Things were going wrong, as they do
At times, life pushes us to take risks, leading to new opportunities. What seems like a challenge or setback can inspire positive change. I'm Bobbi, a fellow stroke survivor, here to chat with you.
Who broke the Internet?
It started when I discovered we had mysteriously lost our internet connection. My wife told me her system was completely down too. I was at a serious disadvantage as my main devices, internet router, wife's computer and various other essential gear were all upstairs.
This region was out of bounds
It had been so because of my disability and lack of mobility since coming home from the hospital.
Our system was set up by myself and is quite complex. What is where, why it is where it is and how it all fits together is something only I know. A diagnosis of the problem would only be possible hands on, which meant that somehow I had to get upstairs with tools and check it all out.
A physiotherapist had encouraged me to exercise by stepping on and off the first step of our stairs. In theory getting to the top of the stairs was just a matter of climbing a step, then climbing a step again, until the ascent was complete.
I collected some tools together
I asked my wife to take them up. I then began the very shaky ascent of the stairs under her concerned and troubled gaze.
I made my way to where all the computer gubbins were situated. It turned out that no power was reaching any of the equipment. Why had it all stopped working like that? Definitely gubbins, probably gremlins or possibly even goblins.
We live at the edge of the countryside
Home to such goings on, we regularly suffer power cuts. To deal with this I had installed a power backup system that would cut in and maintain power for occasions like this. The trouble was that the backup system had itself had failed taking everything down with it. The simple solution was to remove the backup power supply completely and instead wire direct into mains power. This was quite a simple procedure involving moving a few items and some uncomplicated rewiring. Ten to fifteen minutes of a job.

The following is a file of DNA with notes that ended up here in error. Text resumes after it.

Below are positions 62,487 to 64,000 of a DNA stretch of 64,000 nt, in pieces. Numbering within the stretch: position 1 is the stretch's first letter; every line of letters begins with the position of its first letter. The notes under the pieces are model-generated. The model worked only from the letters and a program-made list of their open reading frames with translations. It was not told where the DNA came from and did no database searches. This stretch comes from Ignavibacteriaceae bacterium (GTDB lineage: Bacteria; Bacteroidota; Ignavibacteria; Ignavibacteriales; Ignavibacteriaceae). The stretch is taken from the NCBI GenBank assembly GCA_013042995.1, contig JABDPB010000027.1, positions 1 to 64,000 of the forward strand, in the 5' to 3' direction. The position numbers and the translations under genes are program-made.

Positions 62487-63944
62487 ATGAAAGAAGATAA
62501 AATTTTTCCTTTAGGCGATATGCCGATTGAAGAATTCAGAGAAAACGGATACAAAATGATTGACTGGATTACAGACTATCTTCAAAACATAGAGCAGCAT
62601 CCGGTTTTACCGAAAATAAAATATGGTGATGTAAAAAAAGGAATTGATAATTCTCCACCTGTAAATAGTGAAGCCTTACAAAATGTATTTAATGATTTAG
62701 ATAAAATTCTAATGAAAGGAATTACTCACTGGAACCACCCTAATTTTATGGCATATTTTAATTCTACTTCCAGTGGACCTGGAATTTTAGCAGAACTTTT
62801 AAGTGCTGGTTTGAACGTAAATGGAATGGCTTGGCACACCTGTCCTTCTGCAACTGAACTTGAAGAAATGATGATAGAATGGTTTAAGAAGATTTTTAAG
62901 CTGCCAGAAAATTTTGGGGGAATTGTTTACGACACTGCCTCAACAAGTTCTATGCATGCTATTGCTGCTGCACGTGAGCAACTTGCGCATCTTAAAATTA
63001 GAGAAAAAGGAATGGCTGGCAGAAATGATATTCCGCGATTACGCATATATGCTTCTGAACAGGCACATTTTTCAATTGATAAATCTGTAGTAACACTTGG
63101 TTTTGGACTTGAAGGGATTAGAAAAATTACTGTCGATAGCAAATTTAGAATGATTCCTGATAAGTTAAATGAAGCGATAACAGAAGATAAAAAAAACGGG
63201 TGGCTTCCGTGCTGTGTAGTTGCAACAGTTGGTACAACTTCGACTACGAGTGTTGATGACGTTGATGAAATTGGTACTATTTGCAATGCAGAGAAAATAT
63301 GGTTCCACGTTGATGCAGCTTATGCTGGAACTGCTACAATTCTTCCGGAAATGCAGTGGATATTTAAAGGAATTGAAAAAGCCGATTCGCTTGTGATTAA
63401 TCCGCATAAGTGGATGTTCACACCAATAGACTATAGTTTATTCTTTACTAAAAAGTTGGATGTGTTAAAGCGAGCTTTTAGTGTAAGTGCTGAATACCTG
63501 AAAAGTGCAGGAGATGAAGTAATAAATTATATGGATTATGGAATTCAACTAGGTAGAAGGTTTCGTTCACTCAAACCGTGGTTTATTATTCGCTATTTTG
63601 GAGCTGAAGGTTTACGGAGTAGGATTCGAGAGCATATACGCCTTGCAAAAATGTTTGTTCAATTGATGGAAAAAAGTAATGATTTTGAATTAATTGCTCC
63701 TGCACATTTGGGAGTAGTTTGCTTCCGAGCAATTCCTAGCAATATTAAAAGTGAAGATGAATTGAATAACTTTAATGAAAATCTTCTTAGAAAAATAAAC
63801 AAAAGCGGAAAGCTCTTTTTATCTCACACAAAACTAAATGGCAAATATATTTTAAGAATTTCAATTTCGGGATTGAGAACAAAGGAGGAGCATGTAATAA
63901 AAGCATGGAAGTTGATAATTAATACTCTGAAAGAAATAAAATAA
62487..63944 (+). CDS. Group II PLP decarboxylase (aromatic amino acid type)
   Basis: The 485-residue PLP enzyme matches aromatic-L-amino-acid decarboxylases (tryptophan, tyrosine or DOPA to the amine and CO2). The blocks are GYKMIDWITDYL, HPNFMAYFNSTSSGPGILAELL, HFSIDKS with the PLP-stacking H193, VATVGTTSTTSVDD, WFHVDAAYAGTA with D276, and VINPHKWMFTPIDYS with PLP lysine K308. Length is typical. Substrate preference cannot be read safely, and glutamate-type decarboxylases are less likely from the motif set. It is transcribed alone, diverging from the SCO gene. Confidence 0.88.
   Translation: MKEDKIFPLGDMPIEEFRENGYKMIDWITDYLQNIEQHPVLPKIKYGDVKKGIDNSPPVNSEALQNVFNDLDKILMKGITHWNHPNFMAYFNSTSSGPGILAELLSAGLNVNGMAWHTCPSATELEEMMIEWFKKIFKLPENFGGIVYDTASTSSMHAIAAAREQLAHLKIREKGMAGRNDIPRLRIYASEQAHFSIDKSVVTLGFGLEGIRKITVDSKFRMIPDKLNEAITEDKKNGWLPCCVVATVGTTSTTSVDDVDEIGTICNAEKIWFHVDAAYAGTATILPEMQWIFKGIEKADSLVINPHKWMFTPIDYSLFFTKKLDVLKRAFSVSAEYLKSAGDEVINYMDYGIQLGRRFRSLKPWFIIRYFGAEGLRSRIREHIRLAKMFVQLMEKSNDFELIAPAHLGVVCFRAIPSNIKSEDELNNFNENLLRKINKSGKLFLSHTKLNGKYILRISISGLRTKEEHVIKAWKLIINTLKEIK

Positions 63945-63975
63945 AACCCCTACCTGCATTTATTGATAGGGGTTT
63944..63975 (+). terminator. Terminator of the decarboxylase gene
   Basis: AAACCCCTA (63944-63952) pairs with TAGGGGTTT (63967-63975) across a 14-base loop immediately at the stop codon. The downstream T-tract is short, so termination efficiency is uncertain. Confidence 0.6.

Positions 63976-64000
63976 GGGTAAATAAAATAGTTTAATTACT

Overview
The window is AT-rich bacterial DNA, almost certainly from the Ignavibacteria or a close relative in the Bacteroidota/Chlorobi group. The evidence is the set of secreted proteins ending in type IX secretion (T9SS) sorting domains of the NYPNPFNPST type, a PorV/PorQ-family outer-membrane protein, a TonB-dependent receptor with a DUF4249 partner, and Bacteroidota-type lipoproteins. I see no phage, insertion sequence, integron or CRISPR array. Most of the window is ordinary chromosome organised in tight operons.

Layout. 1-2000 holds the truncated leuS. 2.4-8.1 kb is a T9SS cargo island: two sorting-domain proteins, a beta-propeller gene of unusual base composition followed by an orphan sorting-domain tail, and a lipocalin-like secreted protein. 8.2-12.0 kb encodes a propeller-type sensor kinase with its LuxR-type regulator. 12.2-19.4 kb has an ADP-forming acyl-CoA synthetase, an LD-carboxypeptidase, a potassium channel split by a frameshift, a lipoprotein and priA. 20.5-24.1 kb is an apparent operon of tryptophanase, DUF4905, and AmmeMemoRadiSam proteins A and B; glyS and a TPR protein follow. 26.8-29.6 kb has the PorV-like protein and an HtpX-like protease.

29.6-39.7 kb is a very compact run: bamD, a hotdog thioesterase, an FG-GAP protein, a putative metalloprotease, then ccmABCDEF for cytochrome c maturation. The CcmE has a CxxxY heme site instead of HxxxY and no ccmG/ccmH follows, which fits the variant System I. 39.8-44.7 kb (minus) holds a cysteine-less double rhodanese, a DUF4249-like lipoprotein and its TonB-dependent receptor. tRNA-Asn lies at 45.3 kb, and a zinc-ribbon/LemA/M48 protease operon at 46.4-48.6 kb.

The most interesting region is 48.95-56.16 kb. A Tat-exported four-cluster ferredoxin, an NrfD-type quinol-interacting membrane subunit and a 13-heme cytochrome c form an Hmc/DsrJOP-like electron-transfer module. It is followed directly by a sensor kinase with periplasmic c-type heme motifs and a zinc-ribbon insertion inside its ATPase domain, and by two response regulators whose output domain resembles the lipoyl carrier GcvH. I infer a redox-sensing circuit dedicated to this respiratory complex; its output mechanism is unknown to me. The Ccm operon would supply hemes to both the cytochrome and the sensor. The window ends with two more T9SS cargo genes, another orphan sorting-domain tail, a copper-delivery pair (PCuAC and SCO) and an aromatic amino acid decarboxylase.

Four hours later
And several cups of coffee and finally, with a sigh, it was all up and running.
Trying to do rewiring with just one hand, left hand at that, and ensuring it is all safe does involve taking a quite long, long period of time. Without going into too much detail, my mission was accomplished and much relieved I descended the staircase backwards, with care.
This, my first visit upstairs since the stroke, was a great success, though I was totally worn out and behaved, with some justification, like the triumphant hero. After all my wife's computer was now back under power and working as it should.
Though I may have a habit of causing some concern to those around me, it is unusual for there to not be a happy outcome. All this aside I don't think I will be able to take a job as an electrician or a steeplejack any time soon.